Private Prison Company CCA Has Stolen the Name of a Nonprofit that Advocates Against the Use of Private Prisons

stopccaCCA is Violating the Trademark Rights of CIVIC with the company’s new name CoreCivic

CIVIC, which stands for Community Initiatives for Visiting Immigrants in Confinement, is a national non-profit with a mission to end U.S. immigration detention, particularly privately-run detention facilities.  In October, Corrections Corporation of America (CCA) announced that it would be changing its name to CoreCivic in violation of CIVIC’s common-law trademark rights in the word mark CIVIC.

CIVIC is well-known to CCA.  CIVIC has spoken out publicly against CCA on multiple occasions.  CIVIC raised concerns about sexual abuse of immigrants detained at a CCA facility in San Diego.  CIVIC drafted and co-sponsored legislation in California to end private immigration detention contracting in the state.  And CIVIC advocated for the Department of Homeland Security to shift away from private immigration detention contracting, which they voted to do earlier this month.

“It is shocking that CCA would steal our name in what can only be construed as an effort to create undue confusion for immigrants in detention and exploit the goodwill associated with our name,” says Christina Fialho, co-founder/executive director of CIVIC.

All of the people CIVIC serves are immigrants, and many have limited English skills. Most are trying to navigate the detention system and complex immigration laws without legal counsel.   

“There is an irony to the fact that a corporation in the business of running private prisons chooses to re-brand itself with the trademark of one of its most active critics and watchdogs.  Whatever the motive, however, the new name is likely to result in confusion among the clients, supporters and regulators who already know the good work of CIVIC in the field of prisoner services and prison reform,” says Jonathan Kirsch, pro bono trademark counsel for CIVIC.

This is not the first time CCA has hijacked key phrases in the immigrant rights movement.  Facing growing criticism from the public and the government, CCA and other private prison companies have invested in “alternatives to detention,” a term advocates have long used to refer to community-based programs that ensure immigrants are released from detention to the community and provided with the support they need to best fight their immigration case.  CCA misappropriated this term, redefining it to mean lucrative programs that tag people with ankle monitors and burden them with excessive reporting requirements.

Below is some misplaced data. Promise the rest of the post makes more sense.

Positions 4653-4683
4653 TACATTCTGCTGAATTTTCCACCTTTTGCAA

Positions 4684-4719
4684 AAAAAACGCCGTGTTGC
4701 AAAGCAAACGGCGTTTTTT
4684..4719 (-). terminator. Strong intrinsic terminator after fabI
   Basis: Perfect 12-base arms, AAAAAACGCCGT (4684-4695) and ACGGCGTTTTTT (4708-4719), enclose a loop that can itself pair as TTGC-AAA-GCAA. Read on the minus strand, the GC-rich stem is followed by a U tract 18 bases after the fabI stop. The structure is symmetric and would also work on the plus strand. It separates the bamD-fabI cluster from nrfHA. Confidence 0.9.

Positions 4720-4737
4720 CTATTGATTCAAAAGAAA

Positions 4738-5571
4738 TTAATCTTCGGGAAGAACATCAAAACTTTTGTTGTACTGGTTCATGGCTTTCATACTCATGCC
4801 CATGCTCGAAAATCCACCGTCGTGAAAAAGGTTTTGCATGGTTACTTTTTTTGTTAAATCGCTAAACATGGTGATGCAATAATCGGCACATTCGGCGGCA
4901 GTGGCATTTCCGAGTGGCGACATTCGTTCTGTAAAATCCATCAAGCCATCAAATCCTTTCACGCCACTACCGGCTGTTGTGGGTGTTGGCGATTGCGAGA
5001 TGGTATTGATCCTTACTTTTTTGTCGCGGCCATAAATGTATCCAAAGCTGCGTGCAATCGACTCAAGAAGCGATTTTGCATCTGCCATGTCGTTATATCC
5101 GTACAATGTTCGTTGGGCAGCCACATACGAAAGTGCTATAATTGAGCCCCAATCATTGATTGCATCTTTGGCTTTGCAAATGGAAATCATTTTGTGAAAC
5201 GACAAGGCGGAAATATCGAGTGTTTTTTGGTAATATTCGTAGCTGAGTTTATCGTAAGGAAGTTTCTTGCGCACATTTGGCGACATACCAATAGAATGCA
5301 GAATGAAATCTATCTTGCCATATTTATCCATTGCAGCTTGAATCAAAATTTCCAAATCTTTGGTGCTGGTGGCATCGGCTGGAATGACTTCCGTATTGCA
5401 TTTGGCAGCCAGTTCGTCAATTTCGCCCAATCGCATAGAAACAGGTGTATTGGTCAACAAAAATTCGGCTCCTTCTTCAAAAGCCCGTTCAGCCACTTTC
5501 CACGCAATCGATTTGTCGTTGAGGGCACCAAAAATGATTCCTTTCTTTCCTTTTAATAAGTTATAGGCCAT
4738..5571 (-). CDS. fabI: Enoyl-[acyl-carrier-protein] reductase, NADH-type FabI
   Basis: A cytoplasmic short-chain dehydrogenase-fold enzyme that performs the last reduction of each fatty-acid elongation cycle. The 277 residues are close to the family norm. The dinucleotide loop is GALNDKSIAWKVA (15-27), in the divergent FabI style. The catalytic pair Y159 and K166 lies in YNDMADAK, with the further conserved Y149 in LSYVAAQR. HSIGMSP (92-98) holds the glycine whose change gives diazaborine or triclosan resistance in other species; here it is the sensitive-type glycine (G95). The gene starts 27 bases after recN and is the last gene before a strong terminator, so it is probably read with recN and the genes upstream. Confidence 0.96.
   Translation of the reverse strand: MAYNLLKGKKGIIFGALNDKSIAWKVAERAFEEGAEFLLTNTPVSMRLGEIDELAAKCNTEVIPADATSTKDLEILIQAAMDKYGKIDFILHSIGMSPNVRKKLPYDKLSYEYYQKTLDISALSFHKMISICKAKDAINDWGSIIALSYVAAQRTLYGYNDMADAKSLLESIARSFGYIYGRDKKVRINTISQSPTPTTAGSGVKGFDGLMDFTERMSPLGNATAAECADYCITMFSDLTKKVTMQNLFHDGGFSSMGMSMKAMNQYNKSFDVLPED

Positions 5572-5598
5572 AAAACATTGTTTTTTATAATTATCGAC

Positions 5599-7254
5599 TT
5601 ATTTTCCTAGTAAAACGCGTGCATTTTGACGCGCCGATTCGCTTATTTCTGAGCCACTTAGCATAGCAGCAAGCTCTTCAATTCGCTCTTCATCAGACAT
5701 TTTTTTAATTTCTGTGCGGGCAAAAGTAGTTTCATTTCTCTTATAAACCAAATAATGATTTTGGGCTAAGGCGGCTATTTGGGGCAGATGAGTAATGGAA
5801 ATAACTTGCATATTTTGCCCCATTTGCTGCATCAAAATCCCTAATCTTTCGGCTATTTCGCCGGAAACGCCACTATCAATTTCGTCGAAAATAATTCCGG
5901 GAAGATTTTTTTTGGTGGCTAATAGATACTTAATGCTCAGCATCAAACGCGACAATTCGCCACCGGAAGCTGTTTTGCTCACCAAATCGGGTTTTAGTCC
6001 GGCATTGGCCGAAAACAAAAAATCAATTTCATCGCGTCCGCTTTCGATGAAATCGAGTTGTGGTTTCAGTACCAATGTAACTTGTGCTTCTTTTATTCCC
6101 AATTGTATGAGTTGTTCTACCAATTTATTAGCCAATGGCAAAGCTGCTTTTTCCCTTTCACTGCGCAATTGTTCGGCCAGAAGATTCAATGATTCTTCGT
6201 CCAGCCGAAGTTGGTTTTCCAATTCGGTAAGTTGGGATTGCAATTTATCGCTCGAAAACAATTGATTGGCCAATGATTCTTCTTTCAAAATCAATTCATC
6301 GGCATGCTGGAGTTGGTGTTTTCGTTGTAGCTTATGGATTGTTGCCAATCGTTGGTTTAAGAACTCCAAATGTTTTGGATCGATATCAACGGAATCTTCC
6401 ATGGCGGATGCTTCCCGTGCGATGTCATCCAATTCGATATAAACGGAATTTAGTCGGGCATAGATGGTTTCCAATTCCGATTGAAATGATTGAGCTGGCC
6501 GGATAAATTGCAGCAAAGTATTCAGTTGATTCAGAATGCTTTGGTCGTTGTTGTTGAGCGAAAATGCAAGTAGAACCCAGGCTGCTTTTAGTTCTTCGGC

“We will not allow CCA to usurp our name or confuse immigrants in detention with this underhanded move to profit from our good work.  CCA must stop using our trademark,” says Christina Mansfield, co-founder/executive director of CIVIC.

CCA’s CEO said that the company is changing its name to “give them access to new markets in states like California that have previously resisted private-prison firms.” CIVIC is headquartered in California.

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CIVIC is the national immigration detention visitation network, which is working to end U.S. immigration detention by monitoring human rights abuses, elevating stories, building community-based alternatives to detention, and advocating for system change.  www.endisolation.org

CIVIC has retained the Law Offices of Jonathan Kirsch and Kendall Brill & Kelly in this matter.